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Five things we learned from the Colorado Avalanche’s Stanley Cup triumph

Five things we learned from the Colorado Avalanche’s Stanley Cup triumph

The Colorado Avalanche clinched the Stanley Cup for the first time since 2001 when they wrapped up a 4-2 series victory over the Lightning on Sunday. The Avs were the clear favorites throughout the season, and they lived up to their billing during the playoffs. They swept their Western Conference rivals aside with almost casual disdain and then took down a dynasty in the Stanley Cup Finals.

It capped a remarkable comeback for a team that served as the league’s basement dwellers just five years ago. Let’s delve into some of the key takeaways from Colorado’s famous victory:

Patience Pays Off for Sakic

General manager Joe Sakic hired Jared Bednar to lead the Avs into a brave new era after a frustrated Patrick Roy quit as head coach in 2016. Bednar’s first season was a baptism of fire, as Colorado went 22-56-4 and had a -112 goal differential. Sakic was under pressure to replace Bednar, but he stuck to his guns.

Meanwhile, he made the astute decision to select Cale Makar with the fourth overall pick that year. Star forward Matt Duchene agitated for a move away, so Sakic let him go to Ottawa, bringing in Sam Girard from Nashville and a first-round pick in a three-way trade. Girard has emerged as a key cog in this Avs team. The decision to stick with Bednar was vindicated, as Colorado reached the playoffs, where they pushed the Predators – the eventual champion – to six games.

Sakic continued to make judicious picks and acquisitions. Andre Burakovsky, Valeri Nichushkin, Nazem Kadri, Devon Toews, Darcy Kuemper, Josh Manson and Artturi Lehkonen all joined between 2019 and 2022, turning the Avs into perennial contenders. Nathan MacKinnon delivered upon his vast potential after Sakic resisted the temptation to trade him,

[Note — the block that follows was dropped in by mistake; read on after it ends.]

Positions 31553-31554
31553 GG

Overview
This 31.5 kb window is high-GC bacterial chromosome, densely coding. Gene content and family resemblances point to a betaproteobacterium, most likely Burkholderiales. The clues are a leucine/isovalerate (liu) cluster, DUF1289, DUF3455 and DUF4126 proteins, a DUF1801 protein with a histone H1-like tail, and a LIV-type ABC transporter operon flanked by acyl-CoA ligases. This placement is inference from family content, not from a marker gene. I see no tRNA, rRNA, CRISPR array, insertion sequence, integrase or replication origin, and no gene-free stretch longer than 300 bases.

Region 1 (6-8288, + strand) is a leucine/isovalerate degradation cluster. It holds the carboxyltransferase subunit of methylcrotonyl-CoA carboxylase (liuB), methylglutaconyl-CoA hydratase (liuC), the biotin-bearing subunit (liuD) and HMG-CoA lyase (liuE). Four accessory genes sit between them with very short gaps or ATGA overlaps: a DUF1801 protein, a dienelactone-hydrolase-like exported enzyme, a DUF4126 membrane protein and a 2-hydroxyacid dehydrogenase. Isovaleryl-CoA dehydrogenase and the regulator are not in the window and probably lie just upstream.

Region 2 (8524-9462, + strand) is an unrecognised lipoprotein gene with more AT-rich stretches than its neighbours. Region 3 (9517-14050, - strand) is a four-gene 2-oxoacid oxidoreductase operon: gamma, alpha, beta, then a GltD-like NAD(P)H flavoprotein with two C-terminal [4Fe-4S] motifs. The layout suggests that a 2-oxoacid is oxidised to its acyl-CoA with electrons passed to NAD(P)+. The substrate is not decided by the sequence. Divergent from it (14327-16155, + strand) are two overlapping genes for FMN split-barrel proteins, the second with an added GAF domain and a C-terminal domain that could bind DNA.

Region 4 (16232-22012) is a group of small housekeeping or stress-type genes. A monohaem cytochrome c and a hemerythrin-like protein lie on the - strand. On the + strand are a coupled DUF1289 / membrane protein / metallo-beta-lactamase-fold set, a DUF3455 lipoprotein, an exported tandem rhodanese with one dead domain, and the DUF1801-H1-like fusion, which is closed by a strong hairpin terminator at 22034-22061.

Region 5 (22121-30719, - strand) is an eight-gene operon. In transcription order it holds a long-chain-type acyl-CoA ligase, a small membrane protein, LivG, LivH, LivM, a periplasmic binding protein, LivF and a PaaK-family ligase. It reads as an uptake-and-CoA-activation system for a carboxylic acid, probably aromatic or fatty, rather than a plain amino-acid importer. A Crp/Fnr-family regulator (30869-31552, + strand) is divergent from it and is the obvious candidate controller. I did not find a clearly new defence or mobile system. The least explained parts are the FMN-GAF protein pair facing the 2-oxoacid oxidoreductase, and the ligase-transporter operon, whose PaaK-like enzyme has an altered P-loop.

Three straight defeats in the second round of the postseason may have inspired some general managers to rip up their plans and start again, but Sakic kept the core together, confident they would come good. His vision and patience paid off big time this year.

A Skilled Core Supplemented by Offensive Depth

A solid core featuring MacKinnon, Makar, Gabriel Landeskog, Mikko Rantanen and Erik Johnson powered Colorado to Stanley Cup glory this year. The team’s firepower was on display throughout the regular season, and they maintained that during the playoffs, with MacKinnon and Makar leading the charge.

The Avs scored more postseason goals per game than any other Cup winner since 1988. They also converted on 32.8% of their power plays. Makar was rewarded with the Conn Smythe Trophy after earning the fourth-highest points tally by a defenseman in postseason history.

The defense was also solid. Game 6 was a perfect example, as the Avs eked out a 2-1 win, keeping the venerated triumvirate of Victor Hedman, Nikita Kucherov and Alex Killorn pointless. They were able to suffocate Tampa Bay at times, overwhelming a dynasty en route to victory.